Yale Daily News

Thanks to advocacy from community leaders, New Haven residents, particularly those of color, will soon participate in the third phase of a COVID-19 vaccine trial conducted by Pfizer and held at the Yale Center for Clinical Investigation, or YCCI. 

Pharmaceutical giant Pfizer was in talks with the YCCI to bring the trial to New Haven, but it was ultimately the YCCI cultural ambassadors — pastors and community leaders working to increase the participation of the African American and Hispanic communities in clinical trials — that persuaded the company, said Yale New Haven Hospital Chief Medical Officer Thomas Balcezak.

YNHH is one of more than 100 sites participating in the Phase 3 trial of Pfizer’s COVID-19 vaccine. Principal investigator of the trial at Yale, Onyema Ogbuagu, enrolled the hospital’s first participant on Aug. 26. By then, nearly 400 people had applied to join the study at Yale, including healthcare workers, Yale faculty and members of the wider community. Recruitment is ongoing and the University and its community partners are particularly trying to recruit people of color to enroll in the trial. 

“If a vaccine is tested and people of color do not participate we may not know how effective the vaccine will be on people of color. If communities of color try to wait out the results others may benefit while it will put us at a greater disadvantage,” Leroy Perry, pastor of St. Stephens American Methodist Episcopal Zion Church and a cultural ambassador, wrote in an email to the News. “To do nothing is not an option.”

Still, Perry said many members of the St. Stephens community are wary of clinical trials. Medical trials have historically mistreated or excluded people of color, and Black Americans often face discrimination when seeking medical care.

“People feel the medical establishment doesn’t value their lives, [it] is often willing to provide inferior or incomplete treatment,” he wrote. “This is new and people are apprehensive [of] being the first and becoming yet another guinea pig.”

Cultural ambassadors, including pastors at AME Zion churches and leaders with Junta, a Latino nonprofit in New Haven, are working to bring more people of color to the trial. Because COVID-19 has disproportionately impacted communities of color, the pandemic has made their efforts particularly pressing. 

“We have not had anyone test positive from the church,” Perry wrote. “But every member knows a friend, a family member who has either tested positive, been hospitalized or died.”

Perry is working to overcome this distrust by educating the St. Stephens community on the vaccine and recruiting church members to participate in the trial. He said he is informing people about the vaccine by newsletter, radio and word-of-mouth.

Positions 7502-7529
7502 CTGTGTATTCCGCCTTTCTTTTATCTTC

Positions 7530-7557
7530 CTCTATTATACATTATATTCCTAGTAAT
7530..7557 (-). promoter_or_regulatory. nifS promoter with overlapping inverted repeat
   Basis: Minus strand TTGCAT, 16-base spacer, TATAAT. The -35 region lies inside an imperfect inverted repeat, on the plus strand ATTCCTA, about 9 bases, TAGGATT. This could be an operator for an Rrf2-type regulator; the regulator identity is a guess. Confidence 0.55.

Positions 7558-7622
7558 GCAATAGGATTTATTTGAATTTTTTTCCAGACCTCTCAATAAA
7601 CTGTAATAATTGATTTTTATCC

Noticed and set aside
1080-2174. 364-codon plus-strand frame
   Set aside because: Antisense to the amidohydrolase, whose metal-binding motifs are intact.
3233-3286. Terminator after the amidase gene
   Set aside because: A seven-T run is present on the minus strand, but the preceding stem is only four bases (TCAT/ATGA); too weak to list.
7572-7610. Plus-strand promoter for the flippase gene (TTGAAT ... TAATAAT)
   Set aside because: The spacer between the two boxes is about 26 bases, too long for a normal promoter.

The vaccine, developed by pharmaceutical companies Pfizer and BioNTech, contains modified RNA. This genetic code enters cells and instructs them to make a protein that resembles the one that allows the SARS-CoV-2 virus to infect cells. People can then generate antibodies against the protein without ever suffering from COVID-19.

In the first two phases of the trial, in which the vaccine was given to a small group of people, it was well-tolerated and generated the appropriate immune response: the development of antibodies. Now Phase 3 will enroll 30,000 people and will test-drive how the vaccine functions in the real-world.

“You can always assess the immune response to the vaccine, which is one thing, but it’s a whole different issue to test whether those antibodies that are produced are able to protect against COVID,” Ogbuagu said.

Phase 3 may also show rarer side effects that don’t show up in the earlier phases with smaller sectors of the population.

The trial will operate with a prime-boost strategy, which means that participants will receive two doses of the vaccine three weeks apart. The first dose primes the immune system, while the second one boosts the immune response and allows for “skyrocketing of the antibody levels,” Ogbuagu said.

Participants will have four scheduled follow-up visits and will be instructed to continually monitor themselves for signs and symptoms of COVID-19.

In the trial of healthy volunteers aged 18 and 85, a randomly-chosen half of participants will receive the vaccine and half will get placebo. If the vaccine proves effective, every participant will then receive it. 

The biotech firms have already contracted with the U.S. government to supply 100 million doses by the close of 2020, and 1.3 billion doses the following year. After a Phase 3 trial, the Food and Drug Administration may grant a vaccine Emergency Use Authorization, which Pfizer has said it will seek as early as October.

The warp-speed search for a COVID-19 vaccine has already shattered precedents and raised concerns that safety will be sacrificed for speed.

In the earlier phases individuals have had mild effects including pain at the injection site and fatigue, Balcezak said. But the vaccine has not caused any serious complications. If problems should flare up, the responsibility falls to the FDA and people conducting the trial to immediately halt it, Balcezak explained.

“There’s a lot of regulation and oversight that goes into the conduct of these studies,” Ogbuagu said. “Even if the timelines of the studies have been accelerated, the necessary safeguards are still in place.”

There are currently nine ongoing Phase 3 trials worldwide. 


Rose Horowitch covers Woodbridge Hall. She previously covered sustainability and the University's COVID-19 response. She is a sophomore in Davenport College majoring in history.